Progress report re: research of Marshall of Aghaloo

Since posting my first blog on the Marshall family a few months ago, a fair number of records for the period, 1694–1770, have been published to Arborealis. Most of this information comes from fifty-nine Memorials of Irish deeds dating from 1713–1770: this number represents about 28% of the total number of memorials pertaining to the Marshall surname for which I obtained copies covering a 156-year period, 1713 to 1869. ☛ The latter year will likely be the end date for the Memorials segment of this research project.

Quite aside from the numbers, these Memorials have yielded a great deal of genealogical information that is otherwise not available. It is not an exaggeration to say that each memorial gives up some surprise or other. To get a sense of the breadth and depth of the information collated by townland, please refer to this link for the draft Marshall family tree, reflecting input for the period, 1694–1770. Please note that this chart is very much a work-in-progress, as it is not unusual for subsequent records to dictate that amendments be made to earlier interpretations.

Beginning with the year 1764, articles from the Belfast News-Letter have been interleaved with the data from the Memorials. To date, eleven news articles have been posted, and there are many more pending publication to this website. Almost needless to say, news articles provide insights not generally recorded in land and estate records: from the News-Letter, for example, we have obtained not only death notices and advertisements, but also the scandalous tale of an eighteenth century estrangement.

The draft family tree also illustrates the points at which the Marshall family branched out to Blackwatertown in the parish of Clonfeacle, county Armagh (1757), and to Aughnacloy in the parish of Carnteel, county Tyrone (1763).

By 1769, one of the branches in Glenkeen townland had emigrated to Georgia in America—the family headed by Joseph Marshall and Mary Hagan. Of this last branch, much research has been done by Mrs. Judy Bingham of California. The political career of the surviving son of Joseph and Mary Marshall—still yet another Joseph—in Nova Scotia (then a British colony, not yet part of the Canadas) has been summarized neatly by Judith Tulloch in Francess G. Halpenny's Dictionary of Canadian Biography (Vol. VII. University of Toronto Press, 1988, pp. 588-9). More about the Nova Scotia branch will be published to Arborealis in the months to come.

Having made an unabashed call for help with this research project in my earlier blog article, several more researchers have reached out. One of these, Gwen Barry of Halifax, Nova Scotia—a family historian of considerable long standing—has very generously contributed her notes and book manuscripts for publication to Arborealis. Another family historian, who wishes to remain anonymous, descends from the very early Caledon branch of Marshalls: she also has contributed the work done for her by an excellent commercial researcher in Ireland, as well as a volume of notes from one of her American emigrant ancestors. In all, several new names have been added to the mailing list for updates to this website, all of whom are enthusiastic researchers and who represent different lines of the Marshalls of Aghaloo.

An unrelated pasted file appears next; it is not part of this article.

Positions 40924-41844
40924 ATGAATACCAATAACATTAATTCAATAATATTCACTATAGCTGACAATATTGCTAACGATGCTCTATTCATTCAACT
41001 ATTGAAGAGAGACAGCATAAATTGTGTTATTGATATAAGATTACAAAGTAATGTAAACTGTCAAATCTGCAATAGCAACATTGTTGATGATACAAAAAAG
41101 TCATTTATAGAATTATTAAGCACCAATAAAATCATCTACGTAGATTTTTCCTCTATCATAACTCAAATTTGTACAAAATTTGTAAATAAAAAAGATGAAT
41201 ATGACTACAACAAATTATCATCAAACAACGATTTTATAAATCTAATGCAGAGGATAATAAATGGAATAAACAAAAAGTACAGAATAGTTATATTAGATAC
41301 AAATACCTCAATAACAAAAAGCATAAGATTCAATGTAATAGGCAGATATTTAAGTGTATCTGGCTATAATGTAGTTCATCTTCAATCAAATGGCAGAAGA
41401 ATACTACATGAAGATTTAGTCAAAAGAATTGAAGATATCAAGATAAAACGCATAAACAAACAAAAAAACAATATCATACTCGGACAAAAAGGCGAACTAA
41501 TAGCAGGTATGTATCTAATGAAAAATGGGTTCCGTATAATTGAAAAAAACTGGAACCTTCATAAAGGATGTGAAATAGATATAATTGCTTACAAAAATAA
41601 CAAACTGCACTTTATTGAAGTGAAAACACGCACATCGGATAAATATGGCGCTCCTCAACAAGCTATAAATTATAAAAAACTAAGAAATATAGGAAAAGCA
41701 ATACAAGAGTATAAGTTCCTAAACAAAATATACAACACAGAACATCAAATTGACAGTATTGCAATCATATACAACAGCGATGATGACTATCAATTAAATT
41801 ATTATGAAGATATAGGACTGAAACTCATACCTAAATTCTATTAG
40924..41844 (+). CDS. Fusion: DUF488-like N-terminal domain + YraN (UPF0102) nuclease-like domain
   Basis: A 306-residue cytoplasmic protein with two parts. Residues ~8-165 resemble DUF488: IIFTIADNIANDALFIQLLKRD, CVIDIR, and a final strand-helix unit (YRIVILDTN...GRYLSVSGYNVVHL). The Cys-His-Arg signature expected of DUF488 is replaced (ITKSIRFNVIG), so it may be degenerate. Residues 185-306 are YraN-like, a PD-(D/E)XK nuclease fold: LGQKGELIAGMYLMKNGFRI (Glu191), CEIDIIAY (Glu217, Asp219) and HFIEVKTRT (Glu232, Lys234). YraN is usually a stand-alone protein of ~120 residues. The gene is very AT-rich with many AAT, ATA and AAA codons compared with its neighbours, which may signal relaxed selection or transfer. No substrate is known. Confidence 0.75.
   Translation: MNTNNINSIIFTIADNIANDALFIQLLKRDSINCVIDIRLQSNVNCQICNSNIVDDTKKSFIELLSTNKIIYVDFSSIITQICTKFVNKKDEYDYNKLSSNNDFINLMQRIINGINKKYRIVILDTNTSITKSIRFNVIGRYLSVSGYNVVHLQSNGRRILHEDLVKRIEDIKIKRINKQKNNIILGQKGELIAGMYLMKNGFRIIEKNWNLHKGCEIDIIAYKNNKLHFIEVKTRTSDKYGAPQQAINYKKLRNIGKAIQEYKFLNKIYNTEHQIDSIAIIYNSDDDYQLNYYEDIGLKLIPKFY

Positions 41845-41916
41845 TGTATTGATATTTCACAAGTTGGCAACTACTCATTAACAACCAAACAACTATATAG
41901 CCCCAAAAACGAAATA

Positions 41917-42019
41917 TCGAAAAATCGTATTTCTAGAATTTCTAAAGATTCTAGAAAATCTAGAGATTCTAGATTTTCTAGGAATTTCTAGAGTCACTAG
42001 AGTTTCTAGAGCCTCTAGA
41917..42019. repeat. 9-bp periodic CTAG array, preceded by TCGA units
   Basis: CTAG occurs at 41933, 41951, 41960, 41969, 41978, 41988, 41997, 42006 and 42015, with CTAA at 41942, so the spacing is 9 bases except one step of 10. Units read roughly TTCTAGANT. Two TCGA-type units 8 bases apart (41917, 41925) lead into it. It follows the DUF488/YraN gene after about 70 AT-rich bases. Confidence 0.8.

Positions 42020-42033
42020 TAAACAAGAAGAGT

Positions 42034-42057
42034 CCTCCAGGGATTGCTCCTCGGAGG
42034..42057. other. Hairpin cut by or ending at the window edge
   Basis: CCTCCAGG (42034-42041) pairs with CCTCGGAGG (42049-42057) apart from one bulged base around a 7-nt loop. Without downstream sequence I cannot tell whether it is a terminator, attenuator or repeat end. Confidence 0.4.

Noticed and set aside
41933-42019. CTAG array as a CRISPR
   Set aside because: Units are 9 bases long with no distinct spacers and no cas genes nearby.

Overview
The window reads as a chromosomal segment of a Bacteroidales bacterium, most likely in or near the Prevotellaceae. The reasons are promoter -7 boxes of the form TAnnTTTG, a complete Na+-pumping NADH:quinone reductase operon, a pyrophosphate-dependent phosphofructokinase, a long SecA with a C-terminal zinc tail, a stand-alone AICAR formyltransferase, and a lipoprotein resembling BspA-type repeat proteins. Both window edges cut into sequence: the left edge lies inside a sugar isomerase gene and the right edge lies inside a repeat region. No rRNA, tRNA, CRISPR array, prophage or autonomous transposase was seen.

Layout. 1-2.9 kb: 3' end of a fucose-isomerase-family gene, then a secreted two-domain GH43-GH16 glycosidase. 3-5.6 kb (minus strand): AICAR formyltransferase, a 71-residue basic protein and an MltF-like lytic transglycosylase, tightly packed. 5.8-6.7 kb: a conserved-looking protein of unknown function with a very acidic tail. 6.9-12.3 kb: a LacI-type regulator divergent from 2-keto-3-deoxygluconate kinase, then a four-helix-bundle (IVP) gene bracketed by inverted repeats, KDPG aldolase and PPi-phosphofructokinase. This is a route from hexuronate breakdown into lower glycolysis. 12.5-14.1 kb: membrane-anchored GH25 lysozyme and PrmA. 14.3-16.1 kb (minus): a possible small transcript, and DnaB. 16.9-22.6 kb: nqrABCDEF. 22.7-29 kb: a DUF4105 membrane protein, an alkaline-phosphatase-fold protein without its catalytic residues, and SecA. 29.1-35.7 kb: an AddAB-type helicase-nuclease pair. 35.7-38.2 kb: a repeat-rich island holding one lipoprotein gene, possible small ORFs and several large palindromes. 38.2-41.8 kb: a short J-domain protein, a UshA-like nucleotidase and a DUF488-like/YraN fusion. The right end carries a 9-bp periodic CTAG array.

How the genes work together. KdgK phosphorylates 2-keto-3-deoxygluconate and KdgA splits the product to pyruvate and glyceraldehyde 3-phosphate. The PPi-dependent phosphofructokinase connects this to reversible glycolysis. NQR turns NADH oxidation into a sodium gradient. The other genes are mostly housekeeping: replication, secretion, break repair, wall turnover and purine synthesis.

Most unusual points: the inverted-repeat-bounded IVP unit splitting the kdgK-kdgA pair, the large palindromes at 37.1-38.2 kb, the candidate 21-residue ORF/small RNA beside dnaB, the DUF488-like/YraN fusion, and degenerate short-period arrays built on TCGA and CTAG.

To each of you, I extend many thanks for your interest and support.

Looking ahead, I have decided to approach the remainder of this research project in five-year increments. Thus, the next phase for publication to Arborealis will be for the years, 1771–1775. Having taken a peek at what this will entail, this period includes fifteen Memorials, just three articles from the Belfast News-Letter (BNL), and a dozen or so entries from other sources. To compare, the immediately preceding five-year period, 1766–1770, featured nine Memorials and ten articles from the BNL. It will be interesting to see whether this pace will increase (as people made more use of each medium), remain steady, or fall off (representing, perhaps, increased emigration and/or consolidation of smaller holdings by the major landowners) in subsequent five-year periods through the remainder of the eighteenth century and well into the nineteenth.

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... On a completely different note, we were enjoying an extended autumn season—taking long walks through neighbouring woodlots—until just a few days ago. However, Old Man Winter has seen fit to descend upon us early. For those of us not inclined to winter sports, 'tis a time to bundle up and work on our various pastimes. Here's to good music, as well, and all good wishes.

cottage in snow2

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© Alison Kilpatrick, 2016. All rights reserved.
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"The past is a foreign country; they do things differently there."—Lesley Poles Hartley (1895–1972), The Go-Between (1953).

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